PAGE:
CBV did not respond to questions about the worker’s allegations.

The training session itself, the former worker explained, was conducted directly by Telus Health over video chat, with one supervisor tasked with training around 40 new employees.

The former worker said the vaccine booking process is much more complex than they had expected. A significant number of new, inexperienced employees participating in the training session appeared visibly confused and overwhelmed, the former worker said.

“I saw people commenting who were like oh, wow, this is a lot,” the former worker explained. “It’s a lot of people who just got this position and now they’re just training them in this way, so there’s definitely not a lot of support.”

At one point, the former worker added, “I would see in the chats people were saying like oh the system has been down for an hour, I can’t do anything.”

Last month, another former CBV worker told PressProgress the training process was “extremely disorganized” and that they were left waiting for three hours for technical assistance.

Telus did not respond to specific requests for comment about its involvement with training vaccine call centre workers.

Although the BC government initially contracted Telus to manage vaccine bookings, the telecom giant has for over a decade outsourced some of its call centre capacity to non-unionized third parties, including CBV.

CBC employment agreement

Donna Hokiro, acting president of United Steelworkers 1944, which represents Telus call centre workers, told PressProgress: “The business used to be a lot more simplified. You had customer service or what we would call care, and you had your accounts management team or what you would call collections. They were all unionized employees.”

Hokiro is concerned about the fact that Telus is outsourcing vaccine bookings to third-party companies before using Telus’ own part-time unionized employees who are willing and able to do that work.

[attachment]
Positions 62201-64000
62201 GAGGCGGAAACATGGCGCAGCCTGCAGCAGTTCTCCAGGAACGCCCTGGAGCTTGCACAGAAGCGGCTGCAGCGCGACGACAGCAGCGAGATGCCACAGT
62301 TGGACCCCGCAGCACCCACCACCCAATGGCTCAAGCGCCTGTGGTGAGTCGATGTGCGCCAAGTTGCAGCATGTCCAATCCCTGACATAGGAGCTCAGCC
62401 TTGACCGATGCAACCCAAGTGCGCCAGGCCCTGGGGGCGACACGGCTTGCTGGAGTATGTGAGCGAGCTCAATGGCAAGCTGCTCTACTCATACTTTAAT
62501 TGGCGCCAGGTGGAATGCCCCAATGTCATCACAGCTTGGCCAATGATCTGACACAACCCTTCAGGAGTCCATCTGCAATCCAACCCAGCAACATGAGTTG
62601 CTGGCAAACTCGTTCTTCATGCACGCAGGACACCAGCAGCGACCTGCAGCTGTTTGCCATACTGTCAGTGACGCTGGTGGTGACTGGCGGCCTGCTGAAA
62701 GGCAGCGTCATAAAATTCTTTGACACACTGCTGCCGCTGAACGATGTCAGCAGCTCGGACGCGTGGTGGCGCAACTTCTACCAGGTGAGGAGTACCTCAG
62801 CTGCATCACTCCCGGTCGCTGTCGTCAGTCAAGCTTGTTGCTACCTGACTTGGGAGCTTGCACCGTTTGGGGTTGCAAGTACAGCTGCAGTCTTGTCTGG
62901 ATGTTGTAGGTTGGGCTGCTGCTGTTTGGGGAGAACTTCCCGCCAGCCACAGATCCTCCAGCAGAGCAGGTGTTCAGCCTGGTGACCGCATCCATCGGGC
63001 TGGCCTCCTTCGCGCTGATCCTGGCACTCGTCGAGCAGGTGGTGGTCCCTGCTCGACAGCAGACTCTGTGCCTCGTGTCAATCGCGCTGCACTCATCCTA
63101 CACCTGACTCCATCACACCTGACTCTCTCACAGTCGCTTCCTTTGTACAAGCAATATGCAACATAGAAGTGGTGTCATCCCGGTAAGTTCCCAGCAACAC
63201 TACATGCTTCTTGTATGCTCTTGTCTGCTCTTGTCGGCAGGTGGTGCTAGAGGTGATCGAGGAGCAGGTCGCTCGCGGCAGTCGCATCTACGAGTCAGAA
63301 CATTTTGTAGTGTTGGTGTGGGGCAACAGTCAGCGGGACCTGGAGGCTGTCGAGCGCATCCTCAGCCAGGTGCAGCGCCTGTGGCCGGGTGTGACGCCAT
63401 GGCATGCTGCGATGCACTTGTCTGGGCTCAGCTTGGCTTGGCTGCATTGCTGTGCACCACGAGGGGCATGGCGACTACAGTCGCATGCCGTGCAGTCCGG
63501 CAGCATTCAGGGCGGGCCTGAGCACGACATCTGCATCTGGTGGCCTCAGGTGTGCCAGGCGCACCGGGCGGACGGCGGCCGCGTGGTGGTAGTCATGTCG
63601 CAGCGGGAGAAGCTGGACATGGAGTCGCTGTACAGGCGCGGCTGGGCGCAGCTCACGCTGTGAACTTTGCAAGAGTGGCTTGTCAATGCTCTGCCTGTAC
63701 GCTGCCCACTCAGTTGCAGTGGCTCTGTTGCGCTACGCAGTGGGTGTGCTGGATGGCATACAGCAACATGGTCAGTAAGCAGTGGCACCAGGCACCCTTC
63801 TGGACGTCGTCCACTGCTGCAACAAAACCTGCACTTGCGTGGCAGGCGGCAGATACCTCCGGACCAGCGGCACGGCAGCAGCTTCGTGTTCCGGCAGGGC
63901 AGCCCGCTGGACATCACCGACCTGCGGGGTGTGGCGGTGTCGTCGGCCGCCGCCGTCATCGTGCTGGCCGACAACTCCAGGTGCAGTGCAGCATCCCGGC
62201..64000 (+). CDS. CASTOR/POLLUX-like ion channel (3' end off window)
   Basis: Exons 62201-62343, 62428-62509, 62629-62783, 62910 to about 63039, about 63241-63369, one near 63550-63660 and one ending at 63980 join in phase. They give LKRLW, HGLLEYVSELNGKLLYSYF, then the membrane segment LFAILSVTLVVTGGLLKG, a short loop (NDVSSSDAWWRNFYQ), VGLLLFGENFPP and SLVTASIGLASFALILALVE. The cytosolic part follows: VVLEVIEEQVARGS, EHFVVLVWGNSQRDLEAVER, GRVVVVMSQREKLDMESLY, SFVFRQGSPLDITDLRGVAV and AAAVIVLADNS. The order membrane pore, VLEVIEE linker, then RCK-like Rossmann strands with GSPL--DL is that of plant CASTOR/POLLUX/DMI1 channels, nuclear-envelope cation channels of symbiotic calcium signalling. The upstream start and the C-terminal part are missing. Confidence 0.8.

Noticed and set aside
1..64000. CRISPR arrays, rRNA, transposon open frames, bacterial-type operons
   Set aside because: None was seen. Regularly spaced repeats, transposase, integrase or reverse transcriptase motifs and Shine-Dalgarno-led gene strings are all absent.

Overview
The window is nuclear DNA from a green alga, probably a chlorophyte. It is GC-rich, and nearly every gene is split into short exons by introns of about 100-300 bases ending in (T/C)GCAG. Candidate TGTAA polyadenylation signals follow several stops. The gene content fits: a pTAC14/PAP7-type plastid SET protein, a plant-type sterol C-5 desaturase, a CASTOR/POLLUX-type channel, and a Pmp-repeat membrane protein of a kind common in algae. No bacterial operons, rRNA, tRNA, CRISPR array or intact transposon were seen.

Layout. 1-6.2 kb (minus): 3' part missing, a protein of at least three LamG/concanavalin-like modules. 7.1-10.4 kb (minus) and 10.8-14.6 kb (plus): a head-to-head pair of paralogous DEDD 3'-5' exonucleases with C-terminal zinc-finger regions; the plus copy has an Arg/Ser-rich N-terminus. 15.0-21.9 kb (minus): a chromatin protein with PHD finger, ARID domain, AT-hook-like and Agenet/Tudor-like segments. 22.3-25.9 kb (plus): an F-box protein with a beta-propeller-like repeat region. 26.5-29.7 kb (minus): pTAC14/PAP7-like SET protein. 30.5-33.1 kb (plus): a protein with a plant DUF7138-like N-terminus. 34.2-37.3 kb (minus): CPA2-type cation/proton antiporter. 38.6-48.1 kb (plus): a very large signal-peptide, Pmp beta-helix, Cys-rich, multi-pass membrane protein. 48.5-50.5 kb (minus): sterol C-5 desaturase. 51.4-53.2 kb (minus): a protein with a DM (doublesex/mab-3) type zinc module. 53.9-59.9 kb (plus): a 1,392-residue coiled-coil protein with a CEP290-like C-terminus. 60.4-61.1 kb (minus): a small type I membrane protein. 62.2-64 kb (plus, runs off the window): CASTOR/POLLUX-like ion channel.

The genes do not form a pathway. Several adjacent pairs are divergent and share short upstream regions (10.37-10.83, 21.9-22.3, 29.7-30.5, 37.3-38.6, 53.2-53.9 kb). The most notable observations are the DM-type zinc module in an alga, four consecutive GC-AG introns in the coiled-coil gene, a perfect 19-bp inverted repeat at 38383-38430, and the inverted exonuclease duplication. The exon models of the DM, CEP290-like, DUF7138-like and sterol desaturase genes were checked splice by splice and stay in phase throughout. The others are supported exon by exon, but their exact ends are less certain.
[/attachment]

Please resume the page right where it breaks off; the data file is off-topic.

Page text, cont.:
“We do have people that are part time,” Hokiro explained. “I know some that have had their hours reduced recently because I’ve received calls or messages, that they would love to be able to be utilized and if not for the clinics, utilize someone else for the clinics and give them a fuller schedule.”

“I have tried to bring that to the attention of Telus, to no avail.”

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According to Hokiro, it is unlikely Telus is saving a significant amount of money subcontracting to third parties, and suspects the telecom giant’s actions likely have more to do with weakening the union bargaining unit.

“It’s not about money always,” Hokiro said “It’s about power and control.”

“You know they want to obviously just by how they’ve continued to want to weaken the bargaining unit by either language or membership. It’s a North American phenomenon. It’s nothing new or surprising, though it is shameful.”

In a statement to PressProgress, a Telus spokesperson said the company is fulfilling its public contract to provide call centre support for BC’s vaccine program by relying on “the support of all of our team members, both unionized and non-unionized, vendors, and other stakeholders to ensure British Columbians can get vaccinated as soon as possible.”

The company added that its use of subcontractors is in response to “the temporary, intense spike in demand to meet our commitment to British Columbians for the vaccine program while also maintaining service levels for Telus customers.”

“Our priority is to respond by ensuring our team members are trained, have robust support, and have full access to the systems to swiftly book vaccination appointments with care.”

Despite stumbling out of the gate, the company said it is now “one week ahead of schedule for vaccine bookings.”